navigable. The living is a rectory, valued in the king's
books at £19. 3. 9.; net income, £360; patron, the
Archbishop of York. The tithes were commuted for
land and a money payment, in 1759. The church has
several monuments of the Sacheverel family. On the
lofty eminence of Brent's hill, south of the village, are
the remains of a Roman camp; and in the vicarage
farmyard is a Roman pavement.
Barton (St. David)
BARTON (St. David), a parish, in the union of
Langport, hundred of Catsash, E. division of Somerset, 5 miles (N. E. by N.) from Somerton; containing 455 inhabitants. This parish, which comprises
945a. 31p., is intersected by the roads from KeintonMansfield to Butleigh and Baltonsborough respectively,
and the river Brue divides the parish from the last
named place. The living is a vicarage, valued in the
king's books at £8; net income, £61; patron, the
Bishop of Bath and Wells. The tithes have been commuted for £170, and there are 54 acres of glebe, with a
house. The church is an ancient edifice, in the churchyard of which is a stone pedestal of St. David, preserved when the church was dedicated. There is a place
of worship for Independents.
BARTON, a tything, in the parish and union of
South Stoneham, hundred of Mainsbridge, Southampton and S. divisions of the county of Southampton;
containing 57 inhabitants.
BARTON, a hamlet, in the parish of Bidford,
union of Alcester, Stratford division of the hundred
of Barlichway, S. division of the county of Warwick;
containing 147 inhabitants.
Barton (St. Michael)
BARTON (St. Michael), a parish, in West ward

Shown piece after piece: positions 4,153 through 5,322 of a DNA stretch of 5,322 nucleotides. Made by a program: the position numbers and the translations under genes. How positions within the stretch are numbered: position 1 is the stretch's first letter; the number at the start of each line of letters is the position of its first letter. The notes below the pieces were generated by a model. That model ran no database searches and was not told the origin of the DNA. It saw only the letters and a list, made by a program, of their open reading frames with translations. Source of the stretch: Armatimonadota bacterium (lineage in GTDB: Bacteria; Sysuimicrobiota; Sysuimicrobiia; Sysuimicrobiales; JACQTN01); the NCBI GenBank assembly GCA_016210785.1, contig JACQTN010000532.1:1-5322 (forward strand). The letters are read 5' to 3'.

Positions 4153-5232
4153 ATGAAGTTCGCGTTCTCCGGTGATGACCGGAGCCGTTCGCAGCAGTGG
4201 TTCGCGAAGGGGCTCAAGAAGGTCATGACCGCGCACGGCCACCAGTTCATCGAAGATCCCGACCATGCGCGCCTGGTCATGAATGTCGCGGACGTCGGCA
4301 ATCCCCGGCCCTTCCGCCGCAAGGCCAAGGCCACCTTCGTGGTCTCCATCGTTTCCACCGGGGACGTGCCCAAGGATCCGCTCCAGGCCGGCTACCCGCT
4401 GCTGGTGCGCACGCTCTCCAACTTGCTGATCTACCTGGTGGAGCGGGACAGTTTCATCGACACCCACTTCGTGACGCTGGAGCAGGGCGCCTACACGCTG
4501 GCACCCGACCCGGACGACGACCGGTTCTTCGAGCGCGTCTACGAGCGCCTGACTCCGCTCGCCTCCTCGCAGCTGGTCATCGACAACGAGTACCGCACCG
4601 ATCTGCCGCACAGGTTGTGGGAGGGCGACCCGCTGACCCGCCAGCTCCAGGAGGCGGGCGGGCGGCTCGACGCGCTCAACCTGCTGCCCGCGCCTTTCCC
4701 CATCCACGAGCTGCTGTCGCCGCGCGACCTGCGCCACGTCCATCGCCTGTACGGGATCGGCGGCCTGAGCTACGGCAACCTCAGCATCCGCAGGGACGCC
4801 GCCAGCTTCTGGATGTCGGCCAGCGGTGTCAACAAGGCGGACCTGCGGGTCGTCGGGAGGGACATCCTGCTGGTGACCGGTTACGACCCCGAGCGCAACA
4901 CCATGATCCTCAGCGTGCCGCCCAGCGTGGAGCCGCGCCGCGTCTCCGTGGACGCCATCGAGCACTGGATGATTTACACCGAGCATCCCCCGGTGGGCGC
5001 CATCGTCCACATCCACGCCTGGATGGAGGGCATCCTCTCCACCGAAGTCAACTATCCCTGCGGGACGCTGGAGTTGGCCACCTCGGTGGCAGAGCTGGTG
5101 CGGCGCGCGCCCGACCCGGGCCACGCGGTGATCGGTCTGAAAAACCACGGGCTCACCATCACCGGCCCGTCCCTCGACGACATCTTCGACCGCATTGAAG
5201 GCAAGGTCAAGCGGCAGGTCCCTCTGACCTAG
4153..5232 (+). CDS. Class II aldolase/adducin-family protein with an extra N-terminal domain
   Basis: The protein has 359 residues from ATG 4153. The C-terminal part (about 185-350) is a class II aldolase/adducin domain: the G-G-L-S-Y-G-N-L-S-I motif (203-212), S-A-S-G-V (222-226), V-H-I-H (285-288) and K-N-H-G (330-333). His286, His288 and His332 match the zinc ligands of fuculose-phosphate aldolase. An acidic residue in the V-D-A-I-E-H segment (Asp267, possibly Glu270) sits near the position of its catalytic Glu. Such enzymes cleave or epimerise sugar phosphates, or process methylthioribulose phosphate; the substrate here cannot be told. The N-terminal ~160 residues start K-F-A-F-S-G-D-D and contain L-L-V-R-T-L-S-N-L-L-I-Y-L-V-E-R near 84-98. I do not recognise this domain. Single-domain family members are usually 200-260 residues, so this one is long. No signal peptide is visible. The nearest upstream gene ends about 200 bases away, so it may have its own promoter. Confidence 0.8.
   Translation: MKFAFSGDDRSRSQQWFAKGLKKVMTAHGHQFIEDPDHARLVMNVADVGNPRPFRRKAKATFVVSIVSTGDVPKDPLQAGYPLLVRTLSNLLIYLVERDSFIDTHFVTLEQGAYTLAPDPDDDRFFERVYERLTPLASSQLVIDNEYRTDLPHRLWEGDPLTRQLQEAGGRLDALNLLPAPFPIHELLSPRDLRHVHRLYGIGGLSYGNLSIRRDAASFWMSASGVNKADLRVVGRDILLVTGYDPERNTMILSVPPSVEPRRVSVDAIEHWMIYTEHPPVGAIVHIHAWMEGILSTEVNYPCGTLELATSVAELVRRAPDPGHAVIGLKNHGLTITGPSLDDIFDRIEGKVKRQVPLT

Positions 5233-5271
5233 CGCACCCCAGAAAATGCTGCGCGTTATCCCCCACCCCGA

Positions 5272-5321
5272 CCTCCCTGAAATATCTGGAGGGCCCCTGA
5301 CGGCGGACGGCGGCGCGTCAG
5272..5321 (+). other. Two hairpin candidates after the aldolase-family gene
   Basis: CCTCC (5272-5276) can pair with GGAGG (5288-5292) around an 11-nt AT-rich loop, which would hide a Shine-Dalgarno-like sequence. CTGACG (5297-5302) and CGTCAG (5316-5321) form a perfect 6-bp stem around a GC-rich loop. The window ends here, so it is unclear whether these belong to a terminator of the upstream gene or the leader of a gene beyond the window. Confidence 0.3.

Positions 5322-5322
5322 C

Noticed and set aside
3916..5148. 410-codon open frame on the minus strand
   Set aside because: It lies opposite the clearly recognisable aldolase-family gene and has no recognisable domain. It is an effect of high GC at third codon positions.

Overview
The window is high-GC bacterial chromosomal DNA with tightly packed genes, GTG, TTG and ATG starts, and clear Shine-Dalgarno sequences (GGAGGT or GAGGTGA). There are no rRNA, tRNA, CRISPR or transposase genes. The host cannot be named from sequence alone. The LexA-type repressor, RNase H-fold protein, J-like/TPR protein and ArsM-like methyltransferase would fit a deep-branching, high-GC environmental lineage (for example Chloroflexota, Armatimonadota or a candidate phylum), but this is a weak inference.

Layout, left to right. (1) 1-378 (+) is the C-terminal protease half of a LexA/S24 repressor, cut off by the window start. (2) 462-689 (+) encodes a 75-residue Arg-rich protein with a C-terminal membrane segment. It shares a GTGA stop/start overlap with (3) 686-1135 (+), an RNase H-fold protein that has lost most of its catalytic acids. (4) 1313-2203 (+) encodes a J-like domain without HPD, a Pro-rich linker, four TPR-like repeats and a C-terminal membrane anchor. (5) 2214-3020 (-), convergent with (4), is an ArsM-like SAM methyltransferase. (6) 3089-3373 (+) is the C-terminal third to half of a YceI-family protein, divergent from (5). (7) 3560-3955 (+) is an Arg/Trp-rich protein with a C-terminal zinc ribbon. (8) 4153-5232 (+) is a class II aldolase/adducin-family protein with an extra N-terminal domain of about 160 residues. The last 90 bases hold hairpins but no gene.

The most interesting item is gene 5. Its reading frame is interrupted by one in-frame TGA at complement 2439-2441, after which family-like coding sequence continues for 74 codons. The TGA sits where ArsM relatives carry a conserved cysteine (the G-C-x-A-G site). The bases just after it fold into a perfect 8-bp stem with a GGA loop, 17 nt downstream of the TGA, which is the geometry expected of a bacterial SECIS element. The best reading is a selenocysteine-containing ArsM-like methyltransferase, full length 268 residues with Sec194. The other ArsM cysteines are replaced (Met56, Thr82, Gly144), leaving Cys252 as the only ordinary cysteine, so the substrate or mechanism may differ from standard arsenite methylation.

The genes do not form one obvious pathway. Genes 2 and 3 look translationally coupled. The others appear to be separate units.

and union, county of Westmorland, 4 miles (S. W. by
S.) from Penrith; comprising the chapelries of Martindale and Patterdale-with-Hartsop, and the townships
of High Barton, Sockbridge-with-Tirrel, Low Winder,
and Yanwith-with-Eamont-Bridge; and containing 1668
inhabitants, of whom 323 are in High Barton. The
parish comprises by measurement 15,000 acres, of
which 4355 are in High Barton; and among its many
villages is Pooley, a distinguished place of resort, distant
from Penrith five miles. The soil partakes of both clay
and gravel, and produces excellent corn and hay; the
land lies upon a slope, and is encompassed with lofty
mountains, among which, at its western extremity, is
Helvellyn, and at its eastern King Arthur's Round Table.
In the parish is part of the lake of Ullswater, from
which flows the river Eamont, separating Westmorland
from Cumberland. Barton Fell contains a great
variety of valuable minerals, including jasper, agate,
onyx, cornelian, chalcedony, &c., besides spars and
petrifactions of fish, shells, leaves, &c. At Hartsop
and Patterdale are extensive quarries of fine blue slate,
and at the latter place is a lead-mine. The living is a
vicarage, valued in the king's books at £11. 1. 0½.; net
income, £130; patron, the Earl of Lonsdale; impropriators, the Earl of Lonsdale, and E. W. Hasell,
T. Gibson, and J. De Whelpdale, Esqrs. The impropriate tithes of High Barton have been commuted for
£76. 13., and the vicarial for £49. 11.; the glebe consists of 75¼ acres. The church is a large low structure,
beautifully situated in the vale of Eamont. Martindale
and Patterdale have each a separate incumbency. A
free grammar school was founded in 1649, by Dr.
Launcelot Dawes and Dr. Gerard Langbaine, natives of
the parish, and the latter an industrious antiquary;
whose endowment of it has been augmented by subsequent benefactors to about £90 per annum.
Barton (St. Mary and St. Cuthbert)
BARTON (St. Mary and St. Cuthbert), a parish,
in the union of Darlington, wapentake of GillingEast, N. riding of York, 5 miles (S. W.) from Darlington; containing, with the township of Newton-Morrell
and part of Stapleton, 631 inhabitants, of whom 567
are in the township of Barton. This parish formerly
comprised the chapelries of St. Mary and St. Cuthbert,
together forming the township of Barton, and both
perpetual curacies, the latter in the patronage of the
Vicar of St. John's, Stanwick, and the former in that
of the Vicar of Gilling. In 1840, the churches being